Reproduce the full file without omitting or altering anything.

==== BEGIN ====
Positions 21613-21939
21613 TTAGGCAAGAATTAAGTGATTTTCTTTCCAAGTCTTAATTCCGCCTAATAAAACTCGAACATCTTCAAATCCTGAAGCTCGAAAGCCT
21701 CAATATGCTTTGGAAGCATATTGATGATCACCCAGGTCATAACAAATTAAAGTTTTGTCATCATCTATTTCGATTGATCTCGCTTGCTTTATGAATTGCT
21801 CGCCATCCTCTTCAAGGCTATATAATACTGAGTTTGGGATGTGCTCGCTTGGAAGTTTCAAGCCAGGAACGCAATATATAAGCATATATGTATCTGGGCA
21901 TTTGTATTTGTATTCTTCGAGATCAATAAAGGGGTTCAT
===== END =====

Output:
Positions 21613-21939
21613 TTAGGCAAGAATTAAGTGATTTTCTTTCCAAGTCTTAATTCCGCCTAATAAAACTCGAACATCTTCAAATCCTGAAGCTCGAAAGCCT
21701 CAATATGCTTTGGAAGCATATTGATGATCACCCAGGTCATAACAAATTAAAGTTTTGTCATCATCTATTTCGATTGATCTCGCTTGCTTTATGAATTGCT
21801 CGCCATCCTCTTCAAGGCTATATAATACTGAGTTTGGGATGTGCTCGCTTGGAAGTTTCAAGCCAGGAACGCAATATATAAGCATATATGTATCTGGGCA
21901 TTTGTATTTGTATTCTTCGAGATCAATAAAGGGGTTCAT